After the Diamond Dogs’ short-lived run in the S.E.C. tournament ended in disaster, I wondered what had gone wrong for the Red and Black. Now that David Perno and the Classic City Canines have righted the ship with a five-game run through the Athens Regional, the time has come to ask the much more pleasant question, "What went right for Georgia in the first round of the N.C.A.A. tournament?" As always, the statistics quoted herein came from GeorgiaDogs.com.
Leaving aside considerations of home field advantage, we will start with the three things we know weren’t the keys to the Bulldogs’ success, at least not invariably. It wasn’t flawless fielding, as the Red and Black had three two-error games during regional play and won two of them, in spite of having gone 10-13 in games in which they were charged with multiple miscues. It wasn’t (or, at least, wasn’t always) the quality of Georgia’s starting pitching; although Nathan Moreau went seven stanzas in the elimination game against Lipscomb and Nick Montgomery pitched a complete-game shutout against Georgia Tech later that same day, no other Bulldog starter made it out of the fifth frame in regional play and one failed even to make it as far as the first out of the seventh game.
Finally, it wasn’t a scrupulous avoidance of stranding baserunners, as the Classic City Canines left eight or more men on base in each of their five first-round outings. What that goes to show you is that you can afford to leave a lot of men on base as long as you’re getting a whole heck of a lot of men on base in the first place: Georgia collected at least a dozen hits in all five games, notching 18 or more three times in their four victories.
Although the starting pitching was not always outstanding, the bullpen consistently was. The Red and Black relievers allowed more than one earned run only once in the N.C.A.A. tournament thus far. The sole exception came against the Cardinals in a game in which Dean Weaver gave up one earned run in four frames’ worth of work before Joshua Fields, operating with a 9-5 cushion, surrendered three earned runs on back-to-back two-out homers before getting the final batter to ground out to short.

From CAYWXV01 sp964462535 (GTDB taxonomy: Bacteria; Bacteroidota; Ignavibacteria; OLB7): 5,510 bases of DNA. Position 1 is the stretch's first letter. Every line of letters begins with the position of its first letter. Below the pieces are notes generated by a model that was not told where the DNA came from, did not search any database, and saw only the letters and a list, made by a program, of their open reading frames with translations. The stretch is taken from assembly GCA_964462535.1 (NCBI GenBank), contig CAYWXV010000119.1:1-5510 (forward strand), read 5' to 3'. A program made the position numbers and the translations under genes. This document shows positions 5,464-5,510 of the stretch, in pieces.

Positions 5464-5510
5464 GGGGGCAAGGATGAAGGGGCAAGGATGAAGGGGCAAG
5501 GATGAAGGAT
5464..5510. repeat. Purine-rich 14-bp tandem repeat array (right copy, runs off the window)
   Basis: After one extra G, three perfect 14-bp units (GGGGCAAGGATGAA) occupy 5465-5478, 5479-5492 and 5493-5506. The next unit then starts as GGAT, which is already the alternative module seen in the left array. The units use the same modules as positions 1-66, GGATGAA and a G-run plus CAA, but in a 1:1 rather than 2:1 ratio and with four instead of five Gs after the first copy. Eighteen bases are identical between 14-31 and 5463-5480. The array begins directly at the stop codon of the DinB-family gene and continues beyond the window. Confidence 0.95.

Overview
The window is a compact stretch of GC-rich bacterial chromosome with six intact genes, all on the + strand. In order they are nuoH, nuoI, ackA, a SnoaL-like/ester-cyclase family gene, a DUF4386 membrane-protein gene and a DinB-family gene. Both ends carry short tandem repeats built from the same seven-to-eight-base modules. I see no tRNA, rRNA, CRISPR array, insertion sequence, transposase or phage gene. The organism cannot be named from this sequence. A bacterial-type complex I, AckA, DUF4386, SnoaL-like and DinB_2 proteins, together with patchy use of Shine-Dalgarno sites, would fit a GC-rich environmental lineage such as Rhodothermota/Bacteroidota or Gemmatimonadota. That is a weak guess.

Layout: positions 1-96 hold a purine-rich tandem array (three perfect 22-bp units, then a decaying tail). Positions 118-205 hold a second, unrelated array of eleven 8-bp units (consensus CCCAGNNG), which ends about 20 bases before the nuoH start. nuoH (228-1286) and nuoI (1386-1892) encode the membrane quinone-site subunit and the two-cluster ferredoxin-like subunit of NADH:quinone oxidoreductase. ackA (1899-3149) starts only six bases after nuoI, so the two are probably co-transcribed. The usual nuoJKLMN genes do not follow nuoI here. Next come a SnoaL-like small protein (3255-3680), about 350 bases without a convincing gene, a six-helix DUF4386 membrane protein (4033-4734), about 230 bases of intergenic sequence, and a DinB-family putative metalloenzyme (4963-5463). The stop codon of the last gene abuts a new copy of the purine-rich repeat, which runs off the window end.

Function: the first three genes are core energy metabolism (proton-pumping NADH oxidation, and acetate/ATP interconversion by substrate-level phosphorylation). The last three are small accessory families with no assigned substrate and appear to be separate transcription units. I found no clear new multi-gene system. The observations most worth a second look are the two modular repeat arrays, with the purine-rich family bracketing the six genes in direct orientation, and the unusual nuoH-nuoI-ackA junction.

It’s all part of Joshua Fields’s ongoing efforts to give me as many grey hairs as possible by making games precisely as harrowing as necessary before shutting down the opposition altogether.
While we’re on the subject of home runs, the power outage that was perpetuated in Hoover (where the Diamond Dogs hit no home runs during the S.E.C. tourney) ended in Athens, where Georgia hit at least one home run in each of the five regional outings, including six dingers in the final three games. (The Classic City Canines are 9-11 when hitting no home runs, 11-6 when hitting one home run, and 19-5-1 when hitting two or more home runs. The long ball matters.)
That, ultimately, was the biggest difference, as the Bulldogs finally figured out how to score once more, to the tune of nine runs in one game against Louisville, 21 runs in two games against Lipscomb, and 26 runs in two games against Georgia Tech. The last four showdowns in the first round underscored the reality that the Red and Black are 21-3 when scoring eight or more runs.
Not every bat was hot, of course: Ryan Peisel was seven for eleven with three R.B.I. in the first two games of the Athens Regional, but, in the final three contests, he went two for 15 and did not bat in a run. The Georgia leadoff man’s teammates more than took up the slack, though. Consider:
Despite being less than dominant at the plate, David Thoms (.205 for the season) went two for six with two R.B.I. in the last two games and Robbie O’Bryan (.241) batted in a run in three of the regional’s last four outings.
After starting slowly in the opening game against Lipscomb, in which they combined to go one for nine with a single R.B.I., Gordon Beckham and Rich Poythress acquitted themselves well in the Red and Black’s run through the final four games. During that stretch, Beckham notched nine hits in 19 at-bats while driving home seven runs and Poythress bounced back from injury to tally eleven R.B.I. as he went seven for 16.
Bryce Massanari remained reliable, going ten for 20 with six R.B.I. over the course of the regional round, and Matt Olson went on a tear, to the tune of half a dozen R.B.I. and 18 hits in 26 at-bats. Matt Cerione contributed, as well, with 11-for-24 hitting and five R.B.I., four of which were driven in during the final two games.
Even some of the weaker hitters in the Bulldog lineup got into the act a bit, as Lyle Allen (.269 for the season) and Joey Lewis (.235) batted in a pair of runs apiece in regional play and Miles Starr (.160) managed two hits in his last four at-bats after starting the N.C.A.A. tournament by going without so much as a single in the first couple of contests.
If all goes according to plan, I should be along later this evening to provide an initial look at N.C. State. For now, though, just know that all is well in Bulldog Nation as the Red and Black prepare to host the Wolfpack, as Georgia is one win away from the Classic City Canines’ 40th victory of the year and two wins away from an invitation to Omaha.